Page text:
Distribution and Habitat
Rio Mayo titis usually live in dry woodland areas with a lot of vines and plants. They are found in the Atlantic Coast of Brazil and in tropical areas of the Amazon, the upper Paraguay basin, in Boirio, and Santa Cruz. They are found in Peru in the northern part of the Department of San Martin, at altitudes of 750–950 meters and also in the foothills of the Andes.
One P. oenanthe family was studied by scientist DeLuycker from October 2004 to September 2005. The studied family consisted of a mother and father, two offspring, and a baby born within the study period. The family was observed to live in bamboo stands and low forests with trees with a mean height of 6.8 meters. The family used only five sleeping sites during the year-long study time, two of them only rarely.
Sleeping and resting was the most common activity, followed by traveling, and then eating and foraging. The P. oenanthe also socialized with others of their own kind. However, forest degradation and disturbed habitats had a negative effect on P. oenanthe sociability.
After discovering the distribution of the species and where it primarily lives, the next step in conserving it is determining the densities of the species, creating protected areas specifically for this animal, and expanding existing ones. To find the density of the P. oenanthe, a triangulation method is used, where three points are set up and the species is observed within the area created by these points. While density was measured by using this method and also examining the trees by their density, height, and distance from one another, human disturbance is also monitored. This study described was performed in Ojos de Agua in Guanajuato, Mexico. This study was part of a larger study created by Program Management Team (PMT) to study the habitat requirements of P. oenanthe and exploring the possibility of creating corridors between species fragmented distributions.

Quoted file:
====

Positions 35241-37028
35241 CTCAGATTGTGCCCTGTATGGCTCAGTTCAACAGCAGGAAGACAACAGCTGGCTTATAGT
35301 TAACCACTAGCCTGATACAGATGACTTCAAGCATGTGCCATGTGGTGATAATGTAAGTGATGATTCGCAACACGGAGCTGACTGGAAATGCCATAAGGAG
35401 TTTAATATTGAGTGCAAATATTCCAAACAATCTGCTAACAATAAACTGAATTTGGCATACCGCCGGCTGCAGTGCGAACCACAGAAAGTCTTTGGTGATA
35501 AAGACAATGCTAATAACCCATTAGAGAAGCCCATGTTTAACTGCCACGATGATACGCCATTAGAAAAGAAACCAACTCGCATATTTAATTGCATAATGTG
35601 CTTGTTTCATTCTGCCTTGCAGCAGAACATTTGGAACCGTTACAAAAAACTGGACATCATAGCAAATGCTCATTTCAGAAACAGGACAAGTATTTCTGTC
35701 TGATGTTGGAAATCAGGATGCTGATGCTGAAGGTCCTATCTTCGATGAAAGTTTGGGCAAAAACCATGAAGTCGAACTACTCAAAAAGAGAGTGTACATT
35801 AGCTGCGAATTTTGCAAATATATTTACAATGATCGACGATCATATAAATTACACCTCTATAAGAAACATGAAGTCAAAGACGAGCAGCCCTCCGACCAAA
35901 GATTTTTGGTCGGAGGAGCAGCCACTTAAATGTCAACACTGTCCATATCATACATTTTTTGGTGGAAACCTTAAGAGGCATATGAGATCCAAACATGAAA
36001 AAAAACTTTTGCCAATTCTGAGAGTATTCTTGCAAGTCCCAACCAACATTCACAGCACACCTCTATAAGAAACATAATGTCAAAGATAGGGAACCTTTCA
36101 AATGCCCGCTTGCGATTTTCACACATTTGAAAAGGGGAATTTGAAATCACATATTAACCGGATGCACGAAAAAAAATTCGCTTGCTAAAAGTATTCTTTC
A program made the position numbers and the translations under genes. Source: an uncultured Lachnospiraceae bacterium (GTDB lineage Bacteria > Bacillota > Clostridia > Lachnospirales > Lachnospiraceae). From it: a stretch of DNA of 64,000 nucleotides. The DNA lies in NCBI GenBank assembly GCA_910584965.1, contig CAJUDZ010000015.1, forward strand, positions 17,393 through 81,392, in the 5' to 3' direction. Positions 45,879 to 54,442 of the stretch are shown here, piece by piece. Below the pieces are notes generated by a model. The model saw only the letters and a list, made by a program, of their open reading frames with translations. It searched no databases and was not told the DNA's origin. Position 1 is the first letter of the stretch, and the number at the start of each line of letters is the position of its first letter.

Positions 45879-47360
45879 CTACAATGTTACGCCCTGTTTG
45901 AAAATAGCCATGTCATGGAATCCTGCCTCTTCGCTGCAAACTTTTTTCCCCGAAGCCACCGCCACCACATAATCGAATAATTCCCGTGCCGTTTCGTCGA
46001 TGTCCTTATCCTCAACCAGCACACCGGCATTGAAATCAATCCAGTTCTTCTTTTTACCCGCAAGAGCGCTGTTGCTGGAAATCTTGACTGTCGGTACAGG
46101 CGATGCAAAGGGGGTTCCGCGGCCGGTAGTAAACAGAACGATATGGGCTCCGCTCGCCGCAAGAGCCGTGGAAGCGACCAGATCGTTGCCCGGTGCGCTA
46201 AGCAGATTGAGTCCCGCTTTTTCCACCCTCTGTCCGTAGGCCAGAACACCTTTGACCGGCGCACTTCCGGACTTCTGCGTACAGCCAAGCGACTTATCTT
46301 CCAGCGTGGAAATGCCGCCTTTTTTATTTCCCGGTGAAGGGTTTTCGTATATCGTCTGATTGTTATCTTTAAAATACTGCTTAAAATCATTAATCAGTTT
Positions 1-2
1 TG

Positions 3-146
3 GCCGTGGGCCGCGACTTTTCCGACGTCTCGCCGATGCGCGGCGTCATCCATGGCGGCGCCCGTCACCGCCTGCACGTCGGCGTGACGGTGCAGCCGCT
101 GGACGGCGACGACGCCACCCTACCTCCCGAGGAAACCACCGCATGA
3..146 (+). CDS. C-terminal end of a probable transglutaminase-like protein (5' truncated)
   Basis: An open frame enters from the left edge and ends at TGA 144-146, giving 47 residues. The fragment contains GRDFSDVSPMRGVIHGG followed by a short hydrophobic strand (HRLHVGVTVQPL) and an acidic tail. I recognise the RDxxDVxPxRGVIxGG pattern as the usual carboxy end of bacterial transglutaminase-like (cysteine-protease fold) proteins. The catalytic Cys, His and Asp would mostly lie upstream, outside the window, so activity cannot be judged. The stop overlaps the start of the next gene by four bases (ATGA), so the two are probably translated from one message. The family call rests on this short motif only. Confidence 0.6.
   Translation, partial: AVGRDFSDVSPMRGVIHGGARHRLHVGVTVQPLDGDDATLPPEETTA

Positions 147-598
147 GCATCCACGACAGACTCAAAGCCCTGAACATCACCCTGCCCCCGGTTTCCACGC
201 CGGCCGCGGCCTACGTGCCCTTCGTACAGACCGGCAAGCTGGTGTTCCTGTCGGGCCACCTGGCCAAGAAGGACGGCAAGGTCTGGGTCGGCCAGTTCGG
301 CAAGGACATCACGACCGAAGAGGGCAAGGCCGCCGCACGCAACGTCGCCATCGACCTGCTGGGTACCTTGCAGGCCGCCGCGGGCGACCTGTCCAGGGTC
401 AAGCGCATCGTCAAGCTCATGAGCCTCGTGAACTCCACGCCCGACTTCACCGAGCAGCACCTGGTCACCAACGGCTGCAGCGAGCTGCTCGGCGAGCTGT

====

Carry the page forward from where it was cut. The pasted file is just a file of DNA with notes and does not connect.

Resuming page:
The cestode Atriotaenia megastoma has only recently been studied in non-human hosts. This parasite, a type of tapeworm, has been found in numerous species of monkeys in the Peru area such as Saimiri sciureus and Saimiri boliviensis. This parasite requires an intermediate host usually found in the soil fauna. The host then acquires the parasite by accidentally ingesting the intermediate host from the soil. Work performed in Peru shows that P. oenanthe is a new definitive host for this parasite. In February and October 2004, six sightings of this parasite were found in the small intestines of two different P. oenanthe monkeys. These monkeys were male pets, donated to the experiment by local villagers. One monkey died of old age while the other died from hepatic cirrhosis. Before their death, samples of Atriotaenia megastoma were taken, dehydrated, and preserved in order to study their anatomy and reproductive organs. These new preserved specimens allowed for a new and better understanding of this parasite. Ultimately, the study showed that P. oenanthe is a new, definitive host for the parasite, and could be another factor in the species' decline.